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Lysozyme amyloidosis: report of 4 cases and a review of the literature.

Abstract
Autosomal dominant hereditary amyloidosis represents not 1 disease but a group of diseases, each the result of mutations in a specific protein. The most common form is transthyretin amyloidosis, which has been recognized clinically for over 50 years as a familial polyneuropathy. Nonneuropathic amyloidoses (Ostertag type amyloidosis) include those due to abnormalities in lysozyme, fibrinogen Aalpha-chain, and apolipoprotein A-I and A-II. The role of lysozyme in amyloid-related human disorders was first described in 1993; to date, there have been only 9 publications describing this disorder, which is a nonneuropathic form of hereditary amyloidosis. Reported cases have involved 7 unrelated families. We describe here our own experience with 4 families suffering from lysozyme amyloidosis: the first had prominent renal manifestations with sicca syndrome, the second and third had prominent gastrointestinal symptoms, and the fourth had a dramatic bleeding event due to rupture of abdominal lymph nodes. To our knowledge, this last symptom has not been reported previously, but is reminiscent of the hepatic hemorrhage seen in a previously reported case of a patient with lysozyme amyloidosis. To characterize the manifestations of this disorder, we performed an exhaustive literature review.Although hereditary amyloidosis is thought to be a rare disease, it is probably not as rare as we think and may well be underdiagnosed. Moreover, some cases of lysozyme amyloidosis are probably confused with acquired monoclonal immunoglobulin light-chain (AL) amyloidosis, formerly known as primary amyloidosis, which is the most frequent type of amyloidosis. Because treatment for each type of amyloidosis is different, and because therapy directed at 1 type may worsen symptoms of the other types, it is important to determine precisely the nature of the amyloid protein. Thus, hereditary lysozyme amyloidosis should be considered in all patients with systemic amyloidosis, particularly in patients who present with renal, gastrointestinal, or bleeding complications without evidence of AL or AA (secondary) amyloidoses.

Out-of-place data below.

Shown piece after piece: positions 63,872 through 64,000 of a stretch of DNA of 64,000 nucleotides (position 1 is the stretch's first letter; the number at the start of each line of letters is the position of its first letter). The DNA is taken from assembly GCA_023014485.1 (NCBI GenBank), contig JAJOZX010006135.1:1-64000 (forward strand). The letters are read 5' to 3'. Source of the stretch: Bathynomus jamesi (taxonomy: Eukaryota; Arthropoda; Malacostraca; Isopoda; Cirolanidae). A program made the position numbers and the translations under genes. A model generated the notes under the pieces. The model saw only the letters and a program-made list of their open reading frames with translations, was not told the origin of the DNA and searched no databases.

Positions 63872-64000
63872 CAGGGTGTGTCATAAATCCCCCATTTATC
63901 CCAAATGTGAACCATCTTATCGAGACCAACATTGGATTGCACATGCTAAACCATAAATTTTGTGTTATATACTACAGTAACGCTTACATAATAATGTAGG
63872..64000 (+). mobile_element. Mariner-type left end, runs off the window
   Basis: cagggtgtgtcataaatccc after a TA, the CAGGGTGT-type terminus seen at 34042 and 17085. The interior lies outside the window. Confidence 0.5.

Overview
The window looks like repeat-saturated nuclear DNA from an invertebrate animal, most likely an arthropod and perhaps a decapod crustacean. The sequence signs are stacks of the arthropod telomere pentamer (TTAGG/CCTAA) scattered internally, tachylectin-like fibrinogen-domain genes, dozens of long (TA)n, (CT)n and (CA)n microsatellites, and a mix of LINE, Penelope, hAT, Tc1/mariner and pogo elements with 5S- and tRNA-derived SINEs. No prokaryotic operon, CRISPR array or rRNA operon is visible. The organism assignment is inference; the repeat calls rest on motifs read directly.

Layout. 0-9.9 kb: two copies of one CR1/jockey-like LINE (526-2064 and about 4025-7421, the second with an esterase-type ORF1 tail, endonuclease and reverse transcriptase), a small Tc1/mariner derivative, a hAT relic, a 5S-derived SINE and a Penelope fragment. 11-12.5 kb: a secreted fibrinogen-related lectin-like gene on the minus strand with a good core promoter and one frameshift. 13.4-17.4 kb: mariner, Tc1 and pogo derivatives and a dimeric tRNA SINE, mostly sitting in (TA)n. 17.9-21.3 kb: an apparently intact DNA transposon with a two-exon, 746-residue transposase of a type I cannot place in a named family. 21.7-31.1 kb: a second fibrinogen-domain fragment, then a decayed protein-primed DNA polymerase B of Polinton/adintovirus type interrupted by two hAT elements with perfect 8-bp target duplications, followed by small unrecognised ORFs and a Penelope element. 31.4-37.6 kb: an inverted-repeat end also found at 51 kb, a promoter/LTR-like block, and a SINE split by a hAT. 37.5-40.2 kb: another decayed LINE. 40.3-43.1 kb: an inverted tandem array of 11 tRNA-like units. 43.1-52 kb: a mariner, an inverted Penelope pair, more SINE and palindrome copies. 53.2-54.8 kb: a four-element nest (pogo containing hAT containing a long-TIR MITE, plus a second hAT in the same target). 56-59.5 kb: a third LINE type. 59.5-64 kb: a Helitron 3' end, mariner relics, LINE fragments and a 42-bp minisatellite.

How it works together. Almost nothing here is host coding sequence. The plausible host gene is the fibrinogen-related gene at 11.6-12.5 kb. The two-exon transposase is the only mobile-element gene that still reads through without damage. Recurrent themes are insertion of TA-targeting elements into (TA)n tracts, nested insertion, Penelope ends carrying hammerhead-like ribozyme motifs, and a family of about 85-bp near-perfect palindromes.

AuthorsBrigitte Granel, Sophie Valleix, Jacques Serratrice, Patrick Chérin, Antonio Texeira, Patrick Disdier, Pierre-Jean Weiller, Gilles Grateau
JournalMedicine (Medicine (Baltimore)) Vol. 85 Issue 1 Pg. 66-73 (Jan 2006) ISSN: 0025-7974 [Print] United States
PMID16523055 (Publication Type: Case Reports, Journal Article, Research Support, Non-U.S. Gov't, Review)
Chemical References
  • Muramidase
Topics
  • Adult
  • Aged
  • Amyloidosis (complications, enzymology, physiopathology)
  • Female
  • Gastrointestinal Diseases (etiology)
  • Hemorrhage
  • Humans
  • Kidney Diseases (etiology)
  • Lymph Nodes (pathology)
  • Male
  • Middle Aged
  • Muramidase (metabolism)
  • Rupture

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